Hunger Striker Go-Between Interviewed

May 27, 2009 · Print This Article

The man who acted as an intermediary between the British government and representatives of the leadership of the Republican Movement during the 1981 hunger strike has spoken about the negotiating process he was involved in.

Derry businessman Brendan Duddy, who also spoke at a meeting last weekend organised by the Republican Network for Unity, has stated that “Nothing was ever communicated on paper to the IRA.” He also said that all that was on offer to the prisoners was already published in the book, ‘Ten Men Dead’, and that he agrees with the former leader of the women in Armagh during the 1981 protest who in a letter to the ‘Irish News’ had stated that there was an offer but no deal.

“Sile Darragh got it spot on,” he said.

Brendan Duddy was interviewed by Brian Rowan and the feature is available in full at the website of the ‘Belfast Telegraph’.

Comments

3 Responses to “Hunger Striker Go-Between Interviewed”

  1. Gerard on May 27th, 2009 3:14 pm

    He didn’t say that on Saturday Danny, in fact he confirmed the documents that Clarke showed him as being authentic, he also said that four of the five demands were effectively conceded by the british in the offer he communicated to the IRA on the 5th July and he also said he wouldn’t dispute O’Rwae’s version. This is all on video. Duddy seemed visibily shaken when Clarke produced the documents. What’s going on here Danny with your earlier claims that there were no concrete proposals?

  2. Simon on May 28th, 2009 3:02 pm

    The proposals by the British government which were leaked are in no way concrete if the transcripts of the text are accurate. The five demands were not met if you consider the provisos and conditions which are explicit in the non-negotiable text . Alot was left up to the prison and other authorities. It was open to abuse and even if they weren’t actually to be abused in the future (I wish.) the offer was deeply flawed.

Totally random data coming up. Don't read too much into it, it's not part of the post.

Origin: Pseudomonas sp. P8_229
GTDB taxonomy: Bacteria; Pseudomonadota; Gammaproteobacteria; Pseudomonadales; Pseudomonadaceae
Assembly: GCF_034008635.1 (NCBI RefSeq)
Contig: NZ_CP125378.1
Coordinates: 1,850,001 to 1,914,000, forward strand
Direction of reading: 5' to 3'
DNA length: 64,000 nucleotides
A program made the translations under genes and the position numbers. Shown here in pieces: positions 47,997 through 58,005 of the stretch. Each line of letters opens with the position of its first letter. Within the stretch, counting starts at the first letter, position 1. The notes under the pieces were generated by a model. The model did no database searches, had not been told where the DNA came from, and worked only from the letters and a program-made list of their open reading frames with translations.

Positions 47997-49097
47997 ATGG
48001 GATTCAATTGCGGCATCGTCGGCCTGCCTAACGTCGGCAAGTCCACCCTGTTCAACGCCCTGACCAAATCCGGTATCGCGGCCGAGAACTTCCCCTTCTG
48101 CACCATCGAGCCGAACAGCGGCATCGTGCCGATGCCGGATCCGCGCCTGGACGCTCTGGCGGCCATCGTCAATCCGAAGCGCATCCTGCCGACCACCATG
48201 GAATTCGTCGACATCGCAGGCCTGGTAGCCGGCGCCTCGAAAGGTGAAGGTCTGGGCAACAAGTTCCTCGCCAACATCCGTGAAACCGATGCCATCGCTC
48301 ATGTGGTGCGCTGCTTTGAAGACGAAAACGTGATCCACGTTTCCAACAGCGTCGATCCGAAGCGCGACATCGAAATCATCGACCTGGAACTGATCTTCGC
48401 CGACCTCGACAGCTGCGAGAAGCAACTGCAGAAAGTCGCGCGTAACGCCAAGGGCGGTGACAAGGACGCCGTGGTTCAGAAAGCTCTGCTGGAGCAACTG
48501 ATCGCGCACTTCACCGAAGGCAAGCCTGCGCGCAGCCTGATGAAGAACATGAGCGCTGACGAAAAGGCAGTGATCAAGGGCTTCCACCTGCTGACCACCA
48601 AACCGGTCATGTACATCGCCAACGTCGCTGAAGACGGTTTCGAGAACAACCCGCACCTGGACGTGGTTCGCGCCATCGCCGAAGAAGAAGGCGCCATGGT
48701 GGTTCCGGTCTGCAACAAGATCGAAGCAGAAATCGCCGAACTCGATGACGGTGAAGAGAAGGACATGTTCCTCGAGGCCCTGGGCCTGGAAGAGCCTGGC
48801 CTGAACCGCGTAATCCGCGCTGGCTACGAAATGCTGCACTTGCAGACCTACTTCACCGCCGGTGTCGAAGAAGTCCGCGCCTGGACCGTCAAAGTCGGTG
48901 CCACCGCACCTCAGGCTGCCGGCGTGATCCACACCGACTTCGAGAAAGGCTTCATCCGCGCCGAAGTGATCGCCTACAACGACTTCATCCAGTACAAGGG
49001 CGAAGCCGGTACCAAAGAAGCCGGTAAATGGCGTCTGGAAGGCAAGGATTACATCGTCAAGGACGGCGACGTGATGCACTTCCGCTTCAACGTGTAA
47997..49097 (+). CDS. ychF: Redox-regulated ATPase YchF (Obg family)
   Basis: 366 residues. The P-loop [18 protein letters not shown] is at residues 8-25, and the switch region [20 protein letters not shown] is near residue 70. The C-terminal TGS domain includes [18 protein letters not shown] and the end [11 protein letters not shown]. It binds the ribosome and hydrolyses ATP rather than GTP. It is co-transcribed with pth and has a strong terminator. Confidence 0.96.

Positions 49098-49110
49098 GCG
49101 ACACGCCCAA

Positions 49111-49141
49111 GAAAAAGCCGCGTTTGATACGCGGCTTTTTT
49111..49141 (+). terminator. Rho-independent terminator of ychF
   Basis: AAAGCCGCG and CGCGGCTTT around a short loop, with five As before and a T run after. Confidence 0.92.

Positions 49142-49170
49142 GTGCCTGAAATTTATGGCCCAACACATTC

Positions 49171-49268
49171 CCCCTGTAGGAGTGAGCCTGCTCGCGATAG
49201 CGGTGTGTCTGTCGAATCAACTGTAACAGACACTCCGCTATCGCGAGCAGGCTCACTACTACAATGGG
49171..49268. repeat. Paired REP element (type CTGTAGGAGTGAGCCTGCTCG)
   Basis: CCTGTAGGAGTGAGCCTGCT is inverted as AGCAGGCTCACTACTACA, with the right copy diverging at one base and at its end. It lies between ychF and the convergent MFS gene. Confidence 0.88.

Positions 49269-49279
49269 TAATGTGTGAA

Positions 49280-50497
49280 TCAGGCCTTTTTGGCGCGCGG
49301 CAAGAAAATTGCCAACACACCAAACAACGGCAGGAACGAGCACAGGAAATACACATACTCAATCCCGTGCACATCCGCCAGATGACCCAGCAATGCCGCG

Of course, I can’t speak for anybody who was there at the time but any first year law student or anyone schooled in the art of negotiation would have been extremely wary.

    There are alot of ‘ifs and buts’ but does anybody believe that the republican leadership would have rejected a deal which met the needs of the prisoners for any reason? If they did so for political reasons as some have said would they not have put their political support in danger by allowing the British government to publish the offer shortly after it was rejected saying that it was rejected? That doesn’t make sense.

    If however, they rejected a position which the British could go back on or reneg for their own reasons like in the first hunger strike that is understandable. However, I feel for the families of the people who died. The hunger strikers were the finest people seen in this land for many generations. Their integrity and bravery couldn’t be bested and never will be either. I don’t believe for a minute that anybody who was in charge would have let them die for any spurious reason. It is literally beyond belief.

    Lets imagine a second failed “deal”. How long would the prisoners have protested for political status? How many others would die? The families stepped in and allowed the British to move.

  3. Simon on May 28th, 2009 3:18 pm

    By the way Brendan Duddy also said on Saturday : “I never heard or saw anything which said the substance would be enough to end the hunger strike.

    “The offer most probably came in and to the best of my knowledge the answer was that more had to be done. I believe that the fear was there would be another con job,” he said.

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